Power of Sale - What you should know
Toronto Mississauga Power of sale: What you should know
A power of sale is a forced sale of a property by a mortgagee due to a default of one or more of the mortgagor’s obligations under the mortgage. These obligations include making payments including principal and interest, paying municipal realty taxes, providing adequate insurance on the buildings, and keeping the property in good repair.
The power of sale process is subject to strict requirements and time limits that have to be adhered to in order for it to be legally accomplished. Any lapse in the process or apparent lack of good faith in carrying out a power of sale could result in exposure of liability to the mortgagee.
A mortgagee will typically list a property under power of sale with a local brokerage that is skilled in selling that kind of property. However, the mortgagor may also have listed the property with another brokerage. The mortgagor, as the registered owner, has the authority to list the property for sale. The mortgagee, selling under power of sale, gains the authority either from the mortgage document (contractual power of sale) or by the provisions of the Mortgages Act (statutory power of sale).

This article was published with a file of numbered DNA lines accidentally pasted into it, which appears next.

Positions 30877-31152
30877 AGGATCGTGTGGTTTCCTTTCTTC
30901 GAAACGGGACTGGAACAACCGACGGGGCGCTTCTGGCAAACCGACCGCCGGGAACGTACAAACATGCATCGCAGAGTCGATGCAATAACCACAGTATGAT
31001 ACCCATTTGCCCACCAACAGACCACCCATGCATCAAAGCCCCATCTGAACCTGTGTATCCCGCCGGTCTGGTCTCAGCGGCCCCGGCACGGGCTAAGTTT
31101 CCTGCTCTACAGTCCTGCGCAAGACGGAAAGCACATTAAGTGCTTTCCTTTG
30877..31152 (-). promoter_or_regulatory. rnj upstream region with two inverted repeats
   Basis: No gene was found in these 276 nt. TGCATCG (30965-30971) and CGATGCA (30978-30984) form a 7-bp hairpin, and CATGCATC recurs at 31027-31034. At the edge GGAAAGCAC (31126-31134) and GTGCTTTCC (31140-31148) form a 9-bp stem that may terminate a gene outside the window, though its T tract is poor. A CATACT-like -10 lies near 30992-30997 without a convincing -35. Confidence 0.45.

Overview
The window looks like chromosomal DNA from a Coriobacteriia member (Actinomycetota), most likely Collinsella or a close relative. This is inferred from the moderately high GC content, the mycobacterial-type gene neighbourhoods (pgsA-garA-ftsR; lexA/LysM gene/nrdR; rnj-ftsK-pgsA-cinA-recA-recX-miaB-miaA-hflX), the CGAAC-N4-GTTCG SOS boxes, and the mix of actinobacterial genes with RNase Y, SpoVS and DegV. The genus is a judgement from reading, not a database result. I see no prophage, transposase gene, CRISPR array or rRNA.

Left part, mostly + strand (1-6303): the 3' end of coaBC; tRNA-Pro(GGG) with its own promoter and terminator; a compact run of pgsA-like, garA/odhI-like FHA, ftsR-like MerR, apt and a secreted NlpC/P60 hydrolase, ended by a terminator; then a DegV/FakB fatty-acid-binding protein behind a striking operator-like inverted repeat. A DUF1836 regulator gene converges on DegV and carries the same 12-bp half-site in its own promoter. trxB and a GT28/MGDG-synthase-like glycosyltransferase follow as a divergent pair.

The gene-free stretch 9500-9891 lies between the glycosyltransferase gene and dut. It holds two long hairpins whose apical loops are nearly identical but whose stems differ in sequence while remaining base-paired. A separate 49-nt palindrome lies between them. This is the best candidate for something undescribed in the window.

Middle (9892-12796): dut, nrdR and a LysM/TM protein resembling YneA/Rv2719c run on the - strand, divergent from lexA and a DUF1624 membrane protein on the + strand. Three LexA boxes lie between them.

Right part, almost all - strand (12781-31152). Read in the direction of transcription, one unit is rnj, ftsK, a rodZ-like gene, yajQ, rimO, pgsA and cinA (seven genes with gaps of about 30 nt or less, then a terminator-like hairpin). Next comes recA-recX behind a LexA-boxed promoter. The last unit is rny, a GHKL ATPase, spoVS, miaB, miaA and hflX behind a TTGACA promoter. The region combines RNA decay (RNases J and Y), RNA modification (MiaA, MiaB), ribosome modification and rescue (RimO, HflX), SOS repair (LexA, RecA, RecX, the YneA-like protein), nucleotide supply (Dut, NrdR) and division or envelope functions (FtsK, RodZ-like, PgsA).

A power of sale listing will usually contain a clause specifying that in the event the transaction does not close, commission will not be paid. When dealing directly with the mortgagor, the brokerage may not get paid and may be forced to sue for the commission if there are insufficient funds available after satisfying all debts.
Before a brokerage accepts a power of sale listing, it’s important to determine that the mortgagee is in a position to list the property. This is not usually a problem when dealing with financial organizations, but may be a concern when dealing with private lenders. In order to comply with the obligations imposed on a mortgagee to act in good faith and ensure that reasonable precautions are taken to obtain the true market value of the property, a brokerage should follow some basic guidelines when listing a power of sale property:
A sign should be placed on the property.
The property should be listed on the local MLS® system for a reasonable period (typically 90 days).
Fully expose the property through advertising.
Be cautious about frequent and significant price reductions.
Do not advertise the property as power of sale.
Ensure that any buyer is aware that they are buying a property under power of sale.
Banks do not operate from an emotional perspective when dealing with Buyers and their offers. The Bank may very well view many different offers before making a counter offer, If they counter offer at all.
Engage professional experienced help when negotiating with a LENDER to understand their perspective.